Insurance Law

Insurance law relates to insurance policies and insurance coverage. In general, insurance protects you against the risk that you might have to pay money if something goes wrong – for example, if you cause an accident or a tree falls on your car. The purpose of insurance is to transfer the risk of that loss from you to the insurance company in exchange for money you pay to the insurance company to insure you against certain risks for a certain period of time. You can insure your house and its contents, your car, your health, your life and other property you own. You can also purchase insurance to protect your business against certain business-related risks.

In order to obtain insurance coverage, you pay money, called a “premium,” to your insurance company. Premiums are typically paid on a monthly, quarterly, or annual basis. And, if you do not pay or forget to pay the premium to your insurance company, you run the risk that you will no longer be insured.

The insurance company puts your premium, along with the premiums of other people, into a pool. In return, the insurance company promises to pay for certain losses, injuries, or damages to you, your property, or a third-party that is covered by your insurance policy. The insurance company pays for the loss out of the pool of premiums it has collected or out of reserves of money that it is required to have.

Generally speaking, there are two basic categories of insurance coverage: first-party coverage and third-party coverage. A first-party insurance policy insures you against certain damages or losses you suffer – for example, the tree that falls on your car. A third-party insurance policy insures you against certain damages or losses suffered by others – for example, damages and injuries resulting from an accident you caused. There are several different types of insurance, including life insurance, property insurance, health insurance, automobile insurance, disability insurance, title insurance, and mortgage insurance.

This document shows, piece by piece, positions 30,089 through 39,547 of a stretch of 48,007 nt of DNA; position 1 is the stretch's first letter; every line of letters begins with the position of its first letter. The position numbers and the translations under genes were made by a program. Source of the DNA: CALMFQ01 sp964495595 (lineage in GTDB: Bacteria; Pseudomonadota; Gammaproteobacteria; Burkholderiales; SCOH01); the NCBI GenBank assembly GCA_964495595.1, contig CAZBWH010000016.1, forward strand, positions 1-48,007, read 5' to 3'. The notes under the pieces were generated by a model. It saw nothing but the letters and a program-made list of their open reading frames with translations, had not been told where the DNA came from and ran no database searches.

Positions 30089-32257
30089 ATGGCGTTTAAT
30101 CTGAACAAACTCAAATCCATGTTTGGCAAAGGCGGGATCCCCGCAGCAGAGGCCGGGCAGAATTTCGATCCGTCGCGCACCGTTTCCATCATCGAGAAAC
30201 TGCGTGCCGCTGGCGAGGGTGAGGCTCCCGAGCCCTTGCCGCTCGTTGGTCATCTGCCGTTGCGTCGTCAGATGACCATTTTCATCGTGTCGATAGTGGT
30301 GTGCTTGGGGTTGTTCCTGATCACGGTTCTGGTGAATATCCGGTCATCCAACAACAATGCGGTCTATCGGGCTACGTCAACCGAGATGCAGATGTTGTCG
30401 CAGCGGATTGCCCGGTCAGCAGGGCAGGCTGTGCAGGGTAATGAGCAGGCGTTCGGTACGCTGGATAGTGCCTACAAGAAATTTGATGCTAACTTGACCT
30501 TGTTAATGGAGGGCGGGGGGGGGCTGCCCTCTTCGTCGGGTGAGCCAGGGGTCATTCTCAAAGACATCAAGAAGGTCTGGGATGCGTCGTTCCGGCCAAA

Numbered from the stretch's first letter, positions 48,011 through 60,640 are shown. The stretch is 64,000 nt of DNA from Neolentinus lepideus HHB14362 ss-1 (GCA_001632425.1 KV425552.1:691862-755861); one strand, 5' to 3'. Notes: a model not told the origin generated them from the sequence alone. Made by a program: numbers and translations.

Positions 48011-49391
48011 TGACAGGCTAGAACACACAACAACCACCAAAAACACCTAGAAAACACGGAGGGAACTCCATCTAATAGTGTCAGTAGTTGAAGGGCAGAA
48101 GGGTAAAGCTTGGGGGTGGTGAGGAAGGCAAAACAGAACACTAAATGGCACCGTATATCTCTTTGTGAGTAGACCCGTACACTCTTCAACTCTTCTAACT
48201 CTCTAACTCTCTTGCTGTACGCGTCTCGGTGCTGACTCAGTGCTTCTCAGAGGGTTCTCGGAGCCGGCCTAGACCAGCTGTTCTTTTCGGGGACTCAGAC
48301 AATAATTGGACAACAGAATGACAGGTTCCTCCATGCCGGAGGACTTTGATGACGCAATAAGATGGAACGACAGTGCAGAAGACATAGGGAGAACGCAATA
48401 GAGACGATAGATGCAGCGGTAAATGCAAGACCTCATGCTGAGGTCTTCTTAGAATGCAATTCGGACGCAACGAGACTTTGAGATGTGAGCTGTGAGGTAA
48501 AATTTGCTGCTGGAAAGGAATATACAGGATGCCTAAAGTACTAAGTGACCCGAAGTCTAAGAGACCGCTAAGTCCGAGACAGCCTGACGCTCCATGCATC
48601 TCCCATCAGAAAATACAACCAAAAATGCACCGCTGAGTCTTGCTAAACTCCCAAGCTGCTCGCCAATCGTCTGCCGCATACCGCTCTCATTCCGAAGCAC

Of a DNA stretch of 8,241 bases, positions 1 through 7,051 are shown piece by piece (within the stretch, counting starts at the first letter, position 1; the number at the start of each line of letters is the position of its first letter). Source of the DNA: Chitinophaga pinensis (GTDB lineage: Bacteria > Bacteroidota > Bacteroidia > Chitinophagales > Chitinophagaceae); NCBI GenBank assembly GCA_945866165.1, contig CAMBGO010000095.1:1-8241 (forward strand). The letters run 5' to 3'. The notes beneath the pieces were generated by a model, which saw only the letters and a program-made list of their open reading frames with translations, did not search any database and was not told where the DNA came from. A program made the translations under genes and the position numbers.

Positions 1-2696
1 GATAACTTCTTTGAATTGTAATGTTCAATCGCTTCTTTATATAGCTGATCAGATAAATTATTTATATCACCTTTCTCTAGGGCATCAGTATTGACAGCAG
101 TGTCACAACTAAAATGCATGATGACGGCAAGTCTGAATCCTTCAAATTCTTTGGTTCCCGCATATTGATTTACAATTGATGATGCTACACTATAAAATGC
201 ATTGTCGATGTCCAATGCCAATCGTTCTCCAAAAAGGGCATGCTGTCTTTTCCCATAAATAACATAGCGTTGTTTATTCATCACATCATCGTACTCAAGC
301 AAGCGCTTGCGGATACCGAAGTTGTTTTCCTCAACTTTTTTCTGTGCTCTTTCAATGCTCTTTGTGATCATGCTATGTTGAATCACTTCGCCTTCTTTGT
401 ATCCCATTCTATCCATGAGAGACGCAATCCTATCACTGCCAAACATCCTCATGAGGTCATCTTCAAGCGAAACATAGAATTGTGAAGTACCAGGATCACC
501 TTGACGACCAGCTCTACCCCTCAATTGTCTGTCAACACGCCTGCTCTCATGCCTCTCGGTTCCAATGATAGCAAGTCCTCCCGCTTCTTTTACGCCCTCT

Your insurance policy is a contract between you and the insurance company. It spells out what risks are and are not covered. In addition, some insurance policies will pay for your lawyer or supply you with a lawyer if you are sued. It is important to read your insurance policy carefully and to discuss what may or may not be covered at the time that you purchase the insurance policy.

After something goes wrong – you are involved in an accident or someone breaks into your storage unit and steals everything – you might have a difficult time determining whether the insurance policy that you have covers that claim or loss. Under those circumstances, you might want to consult with a lawyer who knows insurance law in order to understand what rights you may or may not have under your policy.

Changes may occur in this area of law. The information provided is brought to you as a public service with the help and assistance of volunteer legal editors, and is intended to help you better understand the law in general. It is not intended to be legal advice regarding your particular problem or to substitute for the advice of a lawyer.

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